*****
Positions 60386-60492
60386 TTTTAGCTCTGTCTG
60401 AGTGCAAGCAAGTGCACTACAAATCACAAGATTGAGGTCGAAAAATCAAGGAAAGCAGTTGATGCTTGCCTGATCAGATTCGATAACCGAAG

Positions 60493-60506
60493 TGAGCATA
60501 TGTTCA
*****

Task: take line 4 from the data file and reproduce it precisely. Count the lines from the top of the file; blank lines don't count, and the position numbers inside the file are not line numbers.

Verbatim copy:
Positions 60493-60506